- Jony Ive’s departure from Apple underscores the firm’s attempts to shift from hardware to software.
- Most of the execs trying to make this pivot happen are wealthy men in their 50s who got rich from Apple’s golden age of inventing cool hardware like the iPhone.
- It isn’t clear they can bring about this reinvention, and if there’s a wider succession plan then they need to make that clear to investors, fast.
- Apple’s way forward in services is less clear than regular slam-dunk releases like the iPod.
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Apple needs to make clear its succession plan, and fast.
The departure of its longtime and beloved chief design officer, Jony Ive, will retrigger worries that the Cupertino firm is losing its mojo. Apple has quelled such jitters once before, when CEO Tim Cook took the top job after the death of Steve Jobs in 2011.
But Ive, described as the Lennon to Jobs’ McCartney, is an equally important loss, being the man who essentially changed the way we consume media on the go with the invention of the iPhone, iPad, and other iconic hardware.
In a brief note to clients this morning, Wedbush analyst Dan Ives described this as a "major changing of the guard within Cupertino."
Pertinently, he wrote: "The major question now going forward is around future product innovation with one of the key visionaries of the Apple brand gone.
"In our opinion this news only adds to the current agita around the Apple story as the company is branching out into television and gaming all while it is currently the poster child for the US/China UFC trade battle on the heels of the G20 summit."
The "current agita" around Apple is that the firm is navigating life after the iPhone by altering its business model to focus on services, rather than hardware. It’s too early to say whether this will be a successful pivot, but the extremity of the shift is underscored by Ive’s departure.
Ive is 52, and his exit makes it clear that Apple isn’t coming up with a major new hardware invention any time soon.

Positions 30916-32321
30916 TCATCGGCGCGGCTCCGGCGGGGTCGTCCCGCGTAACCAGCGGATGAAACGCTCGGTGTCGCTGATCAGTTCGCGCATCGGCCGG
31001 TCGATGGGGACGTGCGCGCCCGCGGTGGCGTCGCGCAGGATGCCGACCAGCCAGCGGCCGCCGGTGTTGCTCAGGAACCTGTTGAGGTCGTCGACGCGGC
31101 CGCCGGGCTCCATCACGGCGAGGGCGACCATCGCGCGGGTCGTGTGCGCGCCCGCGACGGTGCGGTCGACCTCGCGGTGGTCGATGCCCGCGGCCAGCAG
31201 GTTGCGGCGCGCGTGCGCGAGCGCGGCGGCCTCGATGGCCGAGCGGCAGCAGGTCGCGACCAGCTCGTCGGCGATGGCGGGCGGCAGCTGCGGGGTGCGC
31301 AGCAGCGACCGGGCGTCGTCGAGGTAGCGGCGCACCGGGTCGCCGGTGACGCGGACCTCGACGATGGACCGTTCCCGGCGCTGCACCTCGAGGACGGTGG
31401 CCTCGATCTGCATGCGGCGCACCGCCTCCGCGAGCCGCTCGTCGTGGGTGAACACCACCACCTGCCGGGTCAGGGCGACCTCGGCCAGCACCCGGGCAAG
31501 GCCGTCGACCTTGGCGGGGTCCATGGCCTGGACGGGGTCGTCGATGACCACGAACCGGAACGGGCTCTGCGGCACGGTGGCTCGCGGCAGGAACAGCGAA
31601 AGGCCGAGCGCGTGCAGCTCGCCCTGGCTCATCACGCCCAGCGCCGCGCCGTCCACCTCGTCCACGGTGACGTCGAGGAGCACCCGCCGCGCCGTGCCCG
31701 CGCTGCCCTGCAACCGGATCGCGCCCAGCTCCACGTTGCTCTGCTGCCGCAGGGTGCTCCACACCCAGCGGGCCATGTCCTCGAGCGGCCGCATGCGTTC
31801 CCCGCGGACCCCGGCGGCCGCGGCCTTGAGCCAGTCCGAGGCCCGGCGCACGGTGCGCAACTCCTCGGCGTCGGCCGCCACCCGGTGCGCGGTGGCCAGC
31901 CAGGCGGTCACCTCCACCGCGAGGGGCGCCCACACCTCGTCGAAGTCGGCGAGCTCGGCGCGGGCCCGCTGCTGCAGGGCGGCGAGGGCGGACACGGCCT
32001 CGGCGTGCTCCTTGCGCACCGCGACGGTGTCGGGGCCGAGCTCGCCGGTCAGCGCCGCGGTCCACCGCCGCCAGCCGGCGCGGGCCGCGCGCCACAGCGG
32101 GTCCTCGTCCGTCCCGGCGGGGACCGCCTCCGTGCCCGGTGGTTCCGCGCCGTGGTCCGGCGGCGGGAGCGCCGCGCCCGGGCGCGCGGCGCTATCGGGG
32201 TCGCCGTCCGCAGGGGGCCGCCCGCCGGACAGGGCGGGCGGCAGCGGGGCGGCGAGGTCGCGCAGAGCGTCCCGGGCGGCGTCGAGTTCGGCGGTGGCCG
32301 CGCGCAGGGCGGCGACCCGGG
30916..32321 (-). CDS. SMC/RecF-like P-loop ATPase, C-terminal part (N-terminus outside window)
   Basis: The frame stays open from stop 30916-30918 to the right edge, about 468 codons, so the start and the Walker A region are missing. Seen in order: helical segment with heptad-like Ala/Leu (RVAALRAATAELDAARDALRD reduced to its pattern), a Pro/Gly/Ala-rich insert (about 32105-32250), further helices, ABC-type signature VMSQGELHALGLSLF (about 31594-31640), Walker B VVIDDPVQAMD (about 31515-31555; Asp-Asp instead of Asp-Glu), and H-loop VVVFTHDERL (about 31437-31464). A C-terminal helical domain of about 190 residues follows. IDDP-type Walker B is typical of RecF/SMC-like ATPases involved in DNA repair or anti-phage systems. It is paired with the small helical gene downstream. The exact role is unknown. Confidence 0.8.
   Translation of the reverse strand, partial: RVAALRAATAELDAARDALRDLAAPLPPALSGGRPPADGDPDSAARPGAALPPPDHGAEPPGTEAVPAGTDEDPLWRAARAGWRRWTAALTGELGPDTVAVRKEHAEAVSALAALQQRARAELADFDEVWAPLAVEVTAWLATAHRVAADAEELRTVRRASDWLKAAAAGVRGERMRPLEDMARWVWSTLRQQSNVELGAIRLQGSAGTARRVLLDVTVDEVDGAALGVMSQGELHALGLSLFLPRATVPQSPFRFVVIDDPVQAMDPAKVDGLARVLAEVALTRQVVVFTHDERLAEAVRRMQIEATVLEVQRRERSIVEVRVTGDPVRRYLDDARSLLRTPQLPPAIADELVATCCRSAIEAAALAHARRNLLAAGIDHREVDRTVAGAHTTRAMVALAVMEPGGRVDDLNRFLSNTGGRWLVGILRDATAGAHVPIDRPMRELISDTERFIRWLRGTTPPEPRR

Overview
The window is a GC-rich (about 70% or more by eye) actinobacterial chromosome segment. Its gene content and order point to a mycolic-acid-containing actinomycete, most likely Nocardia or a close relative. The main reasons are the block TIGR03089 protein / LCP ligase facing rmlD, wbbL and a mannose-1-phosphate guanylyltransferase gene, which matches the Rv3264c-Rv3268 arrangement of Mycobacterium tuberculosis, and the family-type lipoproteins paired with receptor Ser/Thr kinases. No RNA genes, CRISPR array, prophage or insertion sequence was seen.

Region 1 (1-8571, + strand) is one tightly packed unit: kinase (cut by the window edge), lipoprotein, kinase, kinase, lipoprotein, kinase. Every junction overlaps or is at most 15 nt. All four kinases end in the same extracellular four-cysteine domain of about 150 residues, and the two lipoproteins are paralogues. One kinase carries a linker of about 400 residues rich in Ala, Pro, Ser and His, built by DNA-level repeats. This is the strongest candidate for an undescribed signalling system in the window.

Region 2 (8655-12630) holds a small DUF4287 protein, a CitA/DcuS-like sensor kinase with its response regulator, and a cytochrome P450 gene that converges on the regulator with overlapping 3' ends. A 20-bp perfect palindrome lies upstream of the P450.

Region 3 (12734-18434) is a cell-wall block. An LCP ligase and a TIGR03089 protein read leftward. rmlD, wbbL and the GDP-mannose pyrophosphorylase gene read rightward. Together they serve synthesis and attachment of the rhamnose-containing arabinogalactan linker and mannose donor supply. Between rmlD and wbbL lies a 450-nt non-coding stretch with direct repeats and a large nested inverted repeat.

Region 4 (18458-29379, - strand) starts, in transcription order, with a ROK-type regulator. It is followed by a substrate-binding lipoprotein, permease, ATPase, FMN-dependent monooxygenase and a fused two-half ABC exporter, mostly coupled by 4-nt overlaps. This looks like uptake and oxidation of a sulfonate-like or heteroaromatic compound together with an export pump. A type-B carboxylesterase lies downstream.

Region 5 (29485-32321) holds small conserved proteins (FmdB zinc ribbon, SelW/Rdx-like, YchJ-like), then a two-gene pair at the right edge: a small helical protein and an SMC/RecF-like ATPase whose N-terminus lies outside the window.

Who within Apple is up for the challenge of the post-iPhone era? Cook is 58. Services chief Eddy Cue is 54. Software boss Craig Federighi is 50, while marketing boss Phil Schiller is 59. Angela Ahrendts, the former Burberry CEO who failed to kickstart Apple’s retail operations, is 59 and was out of Apple after only five years.
The issue isn’t age, exactly. It’s that most of these people have already got extremely rich off navigating Apple’s golden era, when it appeared to be capable of endless invention. Have they got the appetite for another revolution, or like Ive, are they getting "deeply, deeply tired?"
One new area of innovation may be healthcare. Apple has marketed the Apple Watch as a product to get people moving, and pushed the device’s abilities at catching heart irregularities. Another is augmented-reality, with Bloomberg reporting that its next big product will be AR glasses.
The Financial Times, which broke the news of Ive’s departure, noted that Apple is scooping up lots of senior outside talent with different skills. Ex-Googler John Giannandrea now runs Apple’s AI strategy, while Sony veterans Jamie Erlicht and Zack Van Amberg are helping the firm push into Netflix territory with original video.
Cook has said the firm does have a succession plan in place, although Apple never comments publicly on it. With Ive’s departure marking a symbolic end to Apple’s hardware days, it might be time to spread the news about new blood.
from SAI http://bit.ly/2ZVszSK